Being present is not as easy as it sounds; it is a practice. But just like the mental tools we have to shift our mindset, we also have tools to help us be more present. This week I would like to focus on mindful listening. Have you ever had the experience where you are talking to someone, but instead of listening you are just waiting for the person to stop talking just so you can what you want to say? This happens often in life whether that be in meetings and wanting to share our brilliant idea or in a fight with your significant other when our hurt is the only thing we feel matters. Many times what we have to offer when we aren’t listening doesn’t even make sense when we step back.

Whenever thinking about mindful listening, I am reminded of when I am coaching actors in a scene. With many young actors, they are focused on what their lines are and when they say them. They just want to hear their cue line and then deliver the line with what they think is raw emotion and great acting. However, it usually comes out as fake or contrived. That’s because they were too focused on what they had to say and not focused on listening and responding accordingly.  

The theater saying, “acting is reacting,” can be helpful when practicing mindful listening. In order to react authentically, we need to listen actively. Here are a few techniques for practicing mindful listening that can be applied to both private conversations and group conversations:

-       Can you repeat what the person said to you?

-       Are you making eye contact?

-       Before you respond, take a breath and ask yourself “is what you originally intended to say still relevant?”

-       Are you making space for others to share or do you dominate conversations?

-       Are you offering and participating in the conversation or do you hide?

The last two techniques are very useful when engaging in group conversations. There tends to be the people who always voice their opinions, have an idea, a concern or a solution. Then there are the people who never share their opinion or offer suggestions. Take a moment to figure out which group you most identify with. I challenge you if you are in the first group, to make space for others, concentrate on your breath, and ask whether what you feel compelled to say is necessary. If you are in the latter group, I challenge you to actively listen and find a time where you decide to participate, owning what it is you have to offer to the group.

Mindful listening provides us with a fuller experience where we are engaged with the people around us. Consequently, it leads to stronger and more meaningful relationships. Try some of the techniques this week and then reflect on the changes you notice in how you engage with others and your fulfillment in what you do.

 

Are you ready to live a more fulfilled and authentic life? I'd love to help you! Email me at steph_e_simpson@yahoo.com to set up your FREE 30 min complimentary coaching call!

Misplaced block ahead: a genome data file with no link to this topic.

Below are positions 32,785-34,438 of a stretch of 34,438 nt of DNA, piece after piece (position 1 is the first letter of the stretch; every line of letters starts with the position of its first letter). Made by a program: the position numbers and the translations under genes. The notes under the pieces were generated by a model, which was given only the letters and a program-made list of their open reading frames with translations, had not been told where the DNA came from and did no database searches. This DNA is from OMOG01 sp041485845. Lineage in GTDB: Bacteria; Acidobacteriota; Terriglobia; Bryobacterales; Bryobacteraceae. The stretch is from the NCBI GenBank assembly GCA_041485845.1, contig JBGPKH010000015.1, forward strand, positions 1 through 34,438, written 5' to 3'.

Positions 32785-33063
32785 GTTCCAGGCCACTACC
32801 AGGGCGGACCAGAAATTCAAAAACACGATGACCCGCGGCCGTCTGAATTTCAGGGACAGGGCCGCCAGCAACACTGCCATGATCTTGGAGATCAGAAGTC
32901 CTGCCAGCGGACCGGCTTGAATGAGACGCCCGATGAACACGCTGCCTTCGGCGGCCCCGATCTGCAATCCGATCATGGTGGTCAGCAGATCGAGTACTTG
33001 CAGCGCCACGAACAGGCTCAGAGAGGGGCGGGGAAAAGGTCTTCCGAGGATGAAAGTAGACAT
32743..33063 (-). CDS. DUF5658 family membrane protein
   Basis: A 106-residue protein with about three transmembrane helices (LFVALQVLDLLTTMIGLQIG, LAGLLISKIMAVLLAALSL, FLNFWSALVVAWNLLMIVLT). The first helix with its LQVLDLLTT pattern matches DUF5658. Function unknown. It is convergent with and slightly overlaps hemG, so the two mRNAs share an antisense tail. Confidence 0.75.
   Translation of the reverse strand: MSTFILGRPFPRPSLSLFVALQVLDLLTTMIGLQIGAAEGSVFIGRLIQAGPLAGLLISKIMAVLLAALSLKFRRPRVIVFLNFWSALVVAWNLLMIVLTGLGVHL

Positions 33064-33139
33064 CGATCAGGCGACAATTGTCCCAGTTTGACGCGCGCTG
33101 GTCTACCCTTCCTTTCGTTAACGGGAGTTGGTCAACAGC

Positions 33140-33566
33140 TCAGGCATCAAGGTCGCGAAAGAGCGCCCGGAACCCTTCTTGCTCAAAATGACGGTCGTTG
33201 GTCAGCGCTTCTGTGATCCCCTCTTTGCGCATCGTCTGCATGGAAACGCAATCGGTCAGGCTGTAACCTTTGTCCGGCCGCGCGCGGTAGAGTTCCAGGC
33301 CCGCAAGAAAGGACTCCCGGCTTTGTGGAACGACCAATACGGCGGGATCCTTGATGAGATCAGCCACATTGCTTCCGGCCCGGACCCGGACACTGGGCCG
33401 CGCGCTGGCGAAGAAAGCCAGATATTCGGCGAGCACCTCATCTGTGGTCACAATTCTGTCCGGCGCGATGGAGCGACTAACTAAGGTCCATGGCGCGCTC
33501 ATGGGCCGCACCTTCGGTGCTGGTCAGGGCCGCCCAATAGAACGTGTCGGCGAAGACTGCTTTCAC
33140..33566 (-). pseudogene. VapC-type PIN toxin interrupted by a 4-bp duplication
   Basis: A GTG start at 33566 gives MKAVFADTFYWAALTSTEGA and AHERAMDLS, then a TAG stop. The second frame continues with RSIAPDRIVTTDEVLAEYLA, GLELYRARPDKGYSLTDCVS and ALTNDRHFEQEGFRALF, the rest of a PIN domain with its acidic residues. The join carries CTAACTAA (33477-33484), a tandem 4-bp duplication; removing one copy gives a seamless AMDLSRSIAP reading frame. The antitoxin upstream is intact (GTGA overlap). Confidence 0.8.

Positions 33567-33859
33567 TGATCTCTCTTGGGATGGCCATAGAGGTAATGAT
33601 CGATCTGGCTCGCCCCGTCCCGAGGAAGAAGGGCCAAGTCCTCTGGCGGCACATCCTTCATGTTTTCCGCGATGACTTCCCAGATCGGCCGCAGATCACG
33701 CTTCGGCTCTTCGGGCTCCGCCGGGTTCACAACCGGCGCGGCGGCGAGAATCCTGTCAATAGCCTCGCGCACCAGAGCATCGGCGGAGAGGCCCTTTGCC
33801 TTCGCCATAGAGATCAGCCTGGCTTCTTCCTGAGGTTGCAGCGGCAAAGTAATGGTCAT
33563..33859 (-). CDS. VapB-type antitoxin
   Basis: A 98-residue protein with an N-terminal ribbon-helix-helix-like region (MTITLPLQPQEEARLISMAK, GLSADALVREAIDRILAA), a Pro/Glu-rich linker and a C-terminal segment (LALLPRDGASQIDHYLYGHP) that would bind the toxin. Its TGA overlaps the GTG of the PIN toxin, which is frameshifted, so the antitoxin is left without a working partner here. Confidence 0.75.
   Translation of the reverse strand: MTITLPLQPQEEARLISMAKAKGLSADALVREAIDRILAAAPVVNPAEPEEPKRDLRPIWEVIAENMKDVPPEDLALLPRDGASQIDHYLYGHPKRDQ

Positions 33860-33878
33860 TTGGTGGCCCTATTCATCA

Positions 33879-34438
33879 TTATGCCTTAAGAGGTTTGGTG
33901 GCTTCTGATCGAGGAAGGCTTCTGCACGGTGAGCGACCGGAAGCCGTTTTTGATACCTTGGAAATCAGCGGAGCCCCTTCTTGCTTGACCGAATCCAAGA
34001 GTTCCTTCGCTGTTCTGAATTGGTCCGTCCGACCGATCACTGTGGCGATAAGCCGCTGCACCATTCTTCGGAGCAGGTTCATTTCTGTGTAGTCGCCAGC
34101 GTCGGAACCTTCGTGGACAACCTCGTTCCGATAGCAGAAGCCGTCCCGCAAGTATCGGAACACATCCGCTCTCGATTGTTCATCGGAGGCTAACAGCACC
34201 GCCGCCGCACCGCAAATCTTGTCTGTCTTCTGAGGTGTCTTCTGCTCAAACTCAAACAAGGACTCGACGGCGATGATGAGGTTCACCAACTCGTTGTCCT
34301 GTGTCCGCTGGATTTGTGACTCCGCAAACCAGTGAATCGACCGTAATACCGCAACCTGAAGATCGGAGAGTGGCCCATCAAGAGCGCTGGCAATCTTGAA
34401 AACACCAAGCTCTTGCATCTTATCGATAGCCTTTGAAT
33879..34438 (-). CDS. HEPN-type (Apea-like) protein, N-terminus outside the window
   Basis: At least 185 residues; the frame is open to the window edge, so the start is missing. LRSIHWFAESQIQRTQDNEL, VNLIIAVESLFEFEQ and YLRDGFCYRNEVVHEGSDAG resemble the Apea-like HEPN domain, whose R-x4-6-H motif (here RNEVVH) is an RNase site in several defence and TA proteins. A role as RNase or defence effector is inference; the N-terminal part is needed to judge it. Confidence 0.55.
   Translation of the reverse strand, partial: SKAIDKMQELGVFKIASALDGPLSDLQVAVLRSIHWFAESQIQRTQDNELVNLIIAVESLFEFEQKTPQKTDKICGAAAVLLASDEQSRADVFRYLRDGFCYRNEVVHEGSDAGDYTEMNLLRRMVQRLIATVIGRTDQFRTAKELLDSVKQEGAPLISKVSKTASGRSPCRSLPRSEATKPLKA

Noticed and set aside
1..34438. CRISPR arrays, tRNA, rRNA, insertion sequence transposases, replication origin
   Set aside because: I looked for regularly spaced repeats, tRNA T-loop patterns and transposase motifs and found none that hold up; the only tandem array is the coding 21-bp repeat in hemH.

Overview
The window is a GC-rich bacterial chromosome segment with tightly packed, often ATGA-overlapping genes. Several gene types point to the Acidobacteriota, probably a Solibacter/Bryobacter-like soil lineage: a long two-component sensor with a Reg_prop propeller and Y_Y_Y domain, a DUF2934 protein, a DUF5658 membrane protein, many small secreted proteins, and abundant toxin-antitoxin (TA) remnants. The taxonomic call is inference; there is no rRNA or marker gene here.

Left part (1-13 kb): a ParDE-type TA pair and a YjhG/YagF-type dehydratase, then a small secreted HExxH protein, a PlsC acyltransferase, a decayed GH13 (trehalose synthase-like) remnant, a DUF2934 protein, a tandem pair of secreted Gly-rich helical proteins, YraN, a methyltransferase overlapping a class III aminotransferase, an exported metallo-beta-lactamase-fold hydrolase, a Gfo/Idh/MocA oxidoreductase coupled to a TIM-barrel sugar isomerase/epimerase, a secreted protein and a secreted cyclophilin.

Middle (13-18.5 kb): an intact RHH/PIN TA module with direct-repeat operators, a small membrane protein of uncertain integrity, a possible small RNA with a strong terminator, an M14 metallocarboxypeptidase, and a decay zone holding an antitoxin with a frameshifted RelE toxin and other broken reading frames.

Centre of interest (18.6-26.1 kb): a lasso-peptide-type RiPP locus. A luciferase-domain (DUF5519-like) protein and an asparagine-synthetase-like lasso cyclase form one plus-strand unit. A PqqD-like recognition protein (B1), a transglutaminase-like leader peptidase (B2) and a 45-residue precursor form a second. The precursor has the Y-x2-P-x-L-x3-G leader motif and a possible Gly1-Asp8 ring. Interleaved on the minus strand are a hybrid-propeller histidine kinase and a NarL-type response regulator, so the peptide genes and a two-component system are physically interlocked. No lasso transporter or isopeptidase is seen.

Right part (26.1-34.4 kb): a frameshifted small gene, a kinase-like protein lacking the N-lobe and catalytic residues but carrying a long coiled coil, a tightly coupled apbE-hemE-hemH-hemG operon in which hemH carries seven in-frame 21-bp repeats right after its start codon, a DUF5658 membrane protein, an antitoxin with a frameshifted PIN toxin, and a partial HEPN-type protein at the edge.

Check out the workshop I will be running on Oct 24th - Manifesting Your Dreams: pushing beyond your fears and obstacles. Email me to reserve your spot!

 

"Social media is more about Sociology and Psychology than it is about Technology."

Social media is more about Sociology and Psychology than it is about Technology.
— Anonymous

Social media has become a major component in people’s everyday lives. Though I believe it has many positive qualities when used correctly, there is no denying it has changed the culture of our society and sometimes not for the best. However, this week I was reminded, via #Timehop, of a fond memory from the final moments of my Yoga Teacher Training:

“1 year ago….  
As I write my final paper for Yoga TT, I am reminded of this great verse:
            'It is better to strive in one’s own dharma* than to succeed in the dharma of another. Nothing is ever lost in following one’s own dharma, but competition in another’s dharma breeds fear and insecurity.’                           ~ The Bhagavad Gita”

In the age of social media, it is so easy to get wrapped up in how we compare ourselves to other people’s “news worthy events.” We start to judge ourselves, especially if we are not where we think we should be in our careers, in our love lives, in our health goals, etc. The inner voice becomes a critic not a motivator. If we allow this critic to take over, we give in to the downward spiral. Luckily we have our tools (our litany, thought stopping techniques, trigger words, and positive replacement) to help us maintain our center and empower us.

It is also important for us to be mindful of what we share on social media. All of our posts are a reflection of ourselves and give off a certain energy. The energy we put out into the world is what we attract back to us. We have the power and control to choose to fill our energy with positivity and purpose. We do ourselves a disservice when we surround ourselves with clutter and negativity.